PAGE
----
Normal testosterone levels for women vary with age and can range from 30-95 nanograms of testosterone per deciliter of blood. Many people are surprised to find that testosterone is not an exclusively male hormone. Women also produce it, but in much lower quantities. Dramatic shifts away from this norm, where testosterone levels are either too high or too low, can trigger a number of symptoms, ranging from nuisances to serious medical conditions.
Testosterone is an androgen, a male hormone, and men produce it in large quantities in the testes. Typical testosterone levels for a young man might reach as high as 1,200 nanograms per deciliter, although these levels will steadily decline as the man ages. This hormone has a number of important functions, including the development of secondary sex characteristics, building muscle mass and stimulating the libido.
In women, testosterone is produced by both the ovaries and the adrenal glands, although at much lower levels than in males. Testosterone levels for women are typically no more than one-tenth of the levels for men of the same age. The levels in women are not sufficient to trigger a buildup of heavy muscle mass, but they do trigger secondary sex characteristics such as body hair. As it does in a male, testosterone also has an impact on a woman’s sex drive.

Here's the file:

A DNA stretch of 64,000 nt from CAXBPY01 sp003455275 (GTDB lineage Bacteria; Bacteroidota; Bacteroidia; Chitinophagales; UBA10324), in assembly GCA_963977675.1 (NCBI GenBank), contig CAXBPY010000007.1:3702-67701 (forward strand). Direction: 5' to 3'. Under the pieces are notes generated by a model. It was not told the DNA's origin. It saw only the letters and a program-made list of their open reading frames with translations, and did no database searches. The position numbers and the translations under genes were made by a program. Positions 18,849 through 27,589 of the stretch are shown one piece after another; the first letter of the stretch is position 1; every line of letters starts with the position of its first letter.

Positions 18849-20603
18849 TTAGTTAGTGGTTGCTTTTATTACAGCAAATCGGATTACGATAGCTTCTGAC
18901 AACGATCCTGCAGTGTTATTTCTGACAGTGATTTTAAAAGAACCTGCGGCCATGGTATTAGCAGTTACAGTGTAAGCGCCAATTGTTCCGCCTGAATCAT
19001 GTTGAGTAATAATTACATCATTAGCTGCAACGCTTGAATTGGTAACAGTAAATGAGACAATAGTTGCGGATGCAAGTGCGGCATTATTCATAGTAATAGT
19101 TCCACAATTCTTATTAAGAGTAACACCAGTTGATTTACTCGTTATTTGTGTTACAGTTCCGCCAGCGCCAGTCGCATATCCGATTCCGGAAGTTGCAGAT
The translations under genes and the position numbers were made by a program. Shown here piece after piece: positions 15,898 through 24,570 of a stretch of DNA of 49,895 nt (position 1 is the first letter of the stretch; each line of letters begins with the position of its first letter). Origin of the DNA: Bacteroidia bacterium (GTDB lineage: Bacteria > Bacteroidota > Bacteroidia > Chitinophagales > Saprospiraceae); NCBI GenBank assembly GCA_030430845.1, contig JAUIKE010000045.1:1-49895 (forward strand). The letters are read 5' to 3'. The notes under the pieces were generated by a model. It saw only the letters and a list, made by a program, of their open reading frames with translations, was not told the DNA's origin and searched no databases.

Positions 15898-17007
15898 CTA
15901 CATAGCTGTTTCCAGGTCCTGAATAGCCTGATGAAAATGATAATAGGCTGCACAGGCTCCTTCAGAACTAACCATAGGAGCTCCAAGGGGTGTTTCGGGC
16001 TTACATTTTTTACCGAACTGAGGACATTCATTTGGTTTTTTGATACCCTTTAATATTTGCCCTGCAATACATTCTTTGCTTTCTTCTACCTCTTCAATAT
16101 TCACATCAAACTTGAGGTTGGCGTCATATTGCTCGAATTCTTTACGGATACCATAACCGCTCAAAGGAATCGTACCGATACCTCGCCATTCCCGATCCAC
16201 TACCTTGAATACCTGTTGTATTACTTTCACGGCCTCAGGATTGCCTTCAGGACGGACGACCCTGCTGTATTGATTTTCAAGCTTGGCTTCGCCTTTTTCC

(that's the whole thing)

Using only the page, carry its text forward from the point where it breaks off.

Prepubescent boys and girls have similar hormone levels, with typical testosterone levels below 30 nanograms per deciliter. As adolescence takes hold, hormone levels spike and generated by endorphin production sex characteristics become pronounced. In women, the ovaries primarily produce estrogen, but testosterone levels also rise, and testosterone levels for women peaks in their 20s, typically reaching levels of 70-95 nanograms per deciliter. As a woman ages, the levels of hormones, including testosterone, slowly decline. By the time she reaches menopause, testosterone levels are roughly half of their peak levels.
Insufficient testosterone levels for women can have a serious impact. Poor muscle tone, low energy, dry skin and hair loss can all be caused by testosterone deficiency. Low levels of the hormone can also have a dramatic effect on libido and sexual stimulation. Self-esteem, decisiveness and confidence issues might also be linked to a lack of testosterone.
Too much testosterone can also cause problems. One common effect of high testosterone levels for women is hirsutism, the growth of excessive facial or body hair. Male pattern baldness is also possible.
Treatment is available for atypical hormone levels for women, whether they are too high or too low. Any woman who is concerned that observed symptoms might be related to hormone levels should speak with a doctor. A simple test can confirm any imbalance so that the doctor can recommend a treatment plan.